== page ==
The South Korean part of the annual youth network workshop organized by the ASEAN-Korea Centre ended Friday, with a closing ceremony attended by some 80 students from Korea, China, Japan and ASEAN countries.
The second part of the 2017 ASEAN-Korea Youth Network Workshop will continue in Malaysia from Saturday to Wednesday.
Under the theme of “Promoting Clean and Green Environment through the Establishment of Environmentally Sustainable Cities,” the students took part in lectures, field trips and cultural activities from Monday to Friday.
At the closing ceremony, videos that students made to promote a sustainable environment were played, speeches on their experience in Korea were made and cultural performances by students from Malaysia, Vietnam and Indonesia were staged.
“When I was in Seoul’s Energy Dream Center, I was astonished to find that a zero carbon emitting building actually exists,” Christian Cabatay from the Philippines said.
|Christian Cabatay (ASEAN-Korea Centre)|
“This means that someday the whole ASEAN community can learn how Korea took on challenges of climate change seriously,” he said.
“Personally, I felt emotional to realize how big the gap in technology here and in the Philippines. But that doesn’t stop me from believing that we can do what Korea did.”
A Korean student, Yu Ah-ran, said that she had learned about the importance of collective efforts to make cities sustainable and her generation’s role as a youth.
“All in all, the program raised awareness of the environment we are currently living in. Not only that, I think it could help other countries to be inspired by Korea’s efforts in dealing with environmental issues,” she said.
The workshop in Korea was jointly organized with the United Nations ESCAP North-East Asia Office and Incheon Metropolitan City.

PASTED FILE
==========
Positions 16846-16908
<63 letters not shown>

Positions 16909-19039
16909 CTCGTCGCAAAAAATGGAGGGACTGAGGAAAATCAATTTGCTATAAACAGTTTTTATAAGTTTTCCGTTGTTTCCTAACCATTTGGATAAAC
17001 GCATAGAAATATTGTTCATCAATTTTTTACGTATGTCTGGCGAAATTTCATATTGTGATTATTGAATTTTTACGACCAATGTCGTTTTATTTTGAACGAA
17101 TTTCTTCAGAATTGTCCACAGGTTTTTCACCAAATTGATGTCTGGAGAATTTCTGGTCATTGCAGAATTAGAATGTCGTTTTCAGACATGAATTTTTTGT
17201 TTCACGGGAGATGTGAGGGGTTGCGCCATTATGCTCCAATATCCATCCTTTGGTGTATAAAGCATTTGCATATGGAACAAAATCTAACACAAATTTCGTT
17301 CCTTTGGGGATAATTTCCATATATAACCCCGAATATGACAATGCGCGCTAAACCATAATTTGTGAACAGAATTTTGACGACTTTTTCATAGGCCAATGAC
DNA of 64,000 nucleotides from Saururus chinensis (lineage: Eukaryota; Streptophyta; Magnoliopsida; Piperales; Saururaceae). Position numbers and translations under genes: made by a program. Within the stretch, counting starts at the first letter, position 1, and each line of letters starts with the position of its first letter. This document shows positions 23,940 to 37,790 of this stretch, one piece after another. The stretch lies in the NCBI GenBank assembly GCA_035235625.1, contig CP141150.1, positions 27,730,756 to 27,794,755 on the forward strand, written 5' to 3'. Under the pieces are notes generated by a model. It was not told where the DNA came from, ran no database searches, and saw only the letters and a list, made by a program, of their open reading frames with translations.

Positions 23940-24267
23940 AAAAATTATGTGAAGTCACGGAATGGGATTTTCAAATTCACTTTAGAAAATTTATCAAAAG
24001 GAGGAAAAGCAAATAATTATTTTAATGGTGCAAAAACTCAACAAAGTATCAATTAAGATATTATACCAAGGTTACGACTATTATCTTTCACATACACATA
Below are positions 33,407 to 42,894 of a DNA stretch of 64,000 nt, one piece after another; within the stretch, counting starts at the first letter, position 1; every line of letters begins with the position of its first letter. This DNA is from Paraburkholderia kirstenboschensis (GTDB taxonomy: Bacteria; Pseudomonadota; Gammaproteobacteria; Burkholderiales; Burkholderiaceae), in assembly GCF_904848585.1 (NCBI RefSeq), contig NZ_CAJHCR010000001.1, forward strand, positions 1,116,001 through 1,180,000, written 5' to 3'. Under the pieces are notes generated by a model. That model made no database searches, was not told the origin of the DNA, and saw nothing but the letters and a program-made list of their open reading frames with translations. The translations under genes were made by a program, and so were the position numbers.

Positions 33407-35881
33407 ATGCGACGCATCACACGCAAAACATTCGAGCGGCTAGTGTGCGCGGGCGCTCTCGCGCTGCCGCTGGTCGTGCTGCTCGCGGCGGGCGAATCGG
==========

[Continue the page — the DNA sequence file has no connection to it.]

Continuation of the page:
The students visited facilities such as a sewage treatment plant and a tidal power plant. They received lectures on ASEAN-Korea relations and sustainable development from experts. They also engaged in cultural activities including a tour to historic sites.
“It makes me sad that we are closing doors to the dynamic exchange of ideas, to interesting activities, and bid farewell to our newly-found friends,” said Hong Sung-wook, head of the development planning and general affairs unit at the ASEAN-Korea Centre.
“I am glad, knowing that through this workshop, we have been able to forge strong networks and inculcate knowledge,” said Hong, expressing hope for a continued friendship between Korean and ASEAN students.
In Malaysia, some 70 students from ASEAN member states and Korea will visit Melaka, Putrajaya, and Kuala Lumpur to get a glimpse into how environmentally-friendly cities are run during the five-day workshop.
They will take part in activities such as a wetland experience in Putrajaya, tree-planting and the cleaning of a river in Melaka, and visit the Melaka Green Technology Corp. and Melaka World Solar Valley.
The ASEAN-Korea Centre, an intergovernmental organization to enhance social, economic and cultural exchanges between ASEAN countries and Korea, has held an annual youth workshop on environmental issues since 2013.
By Ock Hyun-ju (firstname.lastname@example.org)